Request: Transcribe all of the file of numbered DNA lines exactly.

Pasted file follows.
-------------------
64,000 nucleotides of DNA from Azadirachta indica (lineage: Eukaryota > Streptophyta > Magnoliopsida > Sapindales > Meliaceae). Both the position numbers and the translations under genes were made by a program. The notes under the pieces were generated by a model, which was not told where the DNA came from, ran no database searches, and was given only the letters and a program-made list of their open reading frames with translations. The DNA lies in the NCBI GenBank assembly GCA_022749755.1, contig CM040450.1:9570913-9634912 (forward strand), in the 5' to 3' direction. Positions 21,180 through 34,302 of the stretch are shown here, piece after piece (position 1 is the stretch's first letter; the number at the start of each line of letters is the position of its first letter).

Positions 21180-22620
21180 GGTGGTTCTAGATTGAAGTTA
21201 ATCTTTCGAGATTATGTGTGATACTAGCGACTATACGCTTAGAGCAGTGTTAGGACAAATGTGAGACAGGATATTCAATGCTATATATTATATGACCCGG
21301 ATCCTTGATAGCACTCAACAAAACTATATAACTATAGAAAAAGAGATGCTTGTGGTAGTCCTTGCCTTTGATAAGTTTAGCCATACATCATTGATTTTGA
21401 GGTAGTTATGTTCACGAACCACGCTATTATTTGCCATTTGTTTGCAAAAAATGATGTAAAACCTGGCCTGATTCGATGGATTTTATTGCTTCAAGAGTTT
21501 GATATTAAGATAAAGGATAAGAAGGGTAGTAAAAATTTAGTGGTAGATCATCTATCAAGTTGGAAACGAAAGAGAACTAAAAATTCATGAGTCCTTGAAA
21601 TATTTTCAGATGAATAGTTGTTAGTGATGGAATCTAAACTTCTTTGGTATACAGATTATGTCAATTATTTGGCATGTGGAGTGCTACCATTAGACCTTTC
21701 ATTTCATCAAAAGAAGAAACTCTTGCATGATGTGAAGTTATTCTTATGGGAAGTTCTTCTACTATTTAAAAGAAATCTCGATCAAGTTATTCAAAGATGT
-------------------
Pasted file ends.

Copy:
64,000 nucleotides of DNA from Azadirachta indica (lineage: Eukaryota > Streptophyta > Magnoliopsida > Sapindales > Meliaceae). Both the position numbers and the translations under genes were made by a program. The notes under the pieces were generated by a model, which was not told where the DNA came from, ran no database searches, and was given only the letters and a program-made list of their open reading frames with translations. The DNA lies in the NCBI GenBank assembly GCA_022749755.1, contig CM040450.1:9570913-9634912 (forward strand), in the 5' to 3' direction. Positions 21,180 through 34,302 of the stretch are shown here, piece after piece (position 1 is the stretch's first letter; the number at the start of each line of letters is the position of its first letter).

Positions 21180-22620
21180 GGTGGTTCTAGATTGAAGTTA
21201 ATCTTTCGAGATTATGTGTGATACTAGCGACTATACGCTTAGAGCAGTGTTAGGACAAATGTGAGACAGGATATTCAATGCTATATATTATATGACCCGG
21301 ATCCTTGATAGCACTCAACAAAACTATATAACTATAGAAAAAGAGATGCTTGTGGTAGTCCTTGCCTTTGATAAGTTTAGCCATACATCATTGATTTTGA
21401 GGTAGTTATGTTCACGAACCACGCTATTATTTGCCATTTGTTTGCAAAAAATGATGTAAAACCTGGCCTGATTCGATGGATTTTATTGCTTCAAGAGTTT
21501 GATATTAAGATAAAGGATAAGAAGGGTAGTAAAAATTTAGTGGTAGATCATCTATCAAGTTGGAAACGAAAGAGAACTAAAAATTCATGAGTCCTTGAAA
21601 TATTTTCAGATGAATAGTTGTTAGTGATGGAATCTAAACTTCTTTGGTATACAGATTATGTCAATTATTTGGCATGTGGAGTGCTACCATTAGACCTTTC
21701 ATTTCATCAAAAGAAGAAACTCTTGCATGATGTGAAGTTATTCTTATGGGAAGTTCTTCTACTATTTAAAAGAAATCTCGATCAAGTTATTCAAAGATGT